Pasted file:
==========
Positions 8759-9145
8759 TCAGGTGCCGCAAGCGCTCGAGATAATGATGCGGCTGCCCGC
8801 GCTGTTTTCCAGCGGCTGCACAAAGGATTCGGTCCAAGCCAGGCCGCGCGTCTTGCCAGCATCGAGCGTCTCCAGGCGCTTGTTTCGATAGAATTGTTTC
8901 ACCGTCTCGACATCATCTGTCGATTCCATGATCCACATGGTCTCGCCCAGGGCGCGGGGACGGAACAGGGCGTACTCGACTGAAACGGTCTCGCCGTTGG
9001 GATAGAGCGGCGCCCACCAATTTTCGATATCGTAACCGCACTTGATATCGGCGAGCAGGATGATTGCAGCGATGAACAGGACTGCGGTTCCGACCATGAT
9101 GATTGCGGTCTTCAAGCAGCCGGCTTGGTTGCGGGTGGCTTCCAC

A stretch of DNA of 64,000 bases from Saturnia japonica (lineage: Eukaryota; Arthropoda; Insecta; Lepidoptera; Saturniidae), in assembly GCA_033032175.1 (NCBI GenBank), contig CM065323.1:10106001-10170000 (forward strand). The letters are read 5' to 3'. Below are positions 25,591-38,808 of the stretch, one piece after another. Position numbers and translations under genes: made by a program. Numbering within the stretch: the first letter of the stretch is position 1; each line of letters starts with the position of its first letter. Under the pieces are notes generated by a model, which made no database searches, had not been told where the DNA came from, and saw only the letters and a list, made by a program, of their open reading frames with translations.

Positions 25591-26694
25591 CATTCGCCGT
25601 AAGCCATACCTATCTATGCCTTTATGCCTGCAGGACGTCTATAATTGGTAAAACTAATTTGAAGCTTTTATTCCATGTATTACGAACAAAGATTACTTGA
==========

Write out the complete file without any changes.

Positions 8759-9145
8759 TCAGGTGCCGCAAGCGCTCGAGATAATGATGCGGCTGCCCGC
8801 GCTGTTTTCCAGCGGCTGCACAAAGGATTCGGTCCAAGCCAGGCCGCGCGTCTTGCCAGCATCGAGCGTCTCCAGGCGCTTGTTTCGATAGAATTGTTTC
8901 ACCGTCTCGACATCATCTGTCGATTCCATGATCCACATGGTCTCGCCCAGGGCGCGGGGACGGAACAGGGCGTACTCGACTGAAACGGTCTCGCCGTTGG
9001 GATAGAGCGGCGCCCACCAATTTTCGATATCGTAACCGCACTTGATATCGGCGAGCAGGATGATTGCAGCGATGAACAGGACTGCGGTTCCGACCATGAT
9101 GATTGCGGTCTTCAAGCAGCCGGCTTGGTTGCGGGTGGCTTCCAC

A stretch of DNA of 64,000 bases from Saturnia japonica (lineage: Eukaryota; Arthropoda; Insecta; Lepidoptera; Saturniidae), in assembly GCA_033032175.1 (NCBI GenBank), contig CM065323.1:10106001-10170000 (forward strand). The letters are read 5' to 3'. Below are positions 25,591-38,808 of the stretch, one piece after another. Position numbers and translations under genes: made by a program. Numbering within the stretch: the first letter of the stretch is position 1; each line of letters starts with the position of its first letter. Under the pieces are notes generated by a model, which made no database searches, had not been told where the DNA came from, and saw only the letters and a list, made by a program, of their open reading frames with translations.

Positions 25591-26694
25591 CATTCGCCGT
25601 AAGCCATACCTATCTATGCCTTTATGCCTGCAGGACGTCTATAATTGGTAAAACTAATTTGAAGCTTTTATTCCATGTATTACGAACAAAGATTACTTGA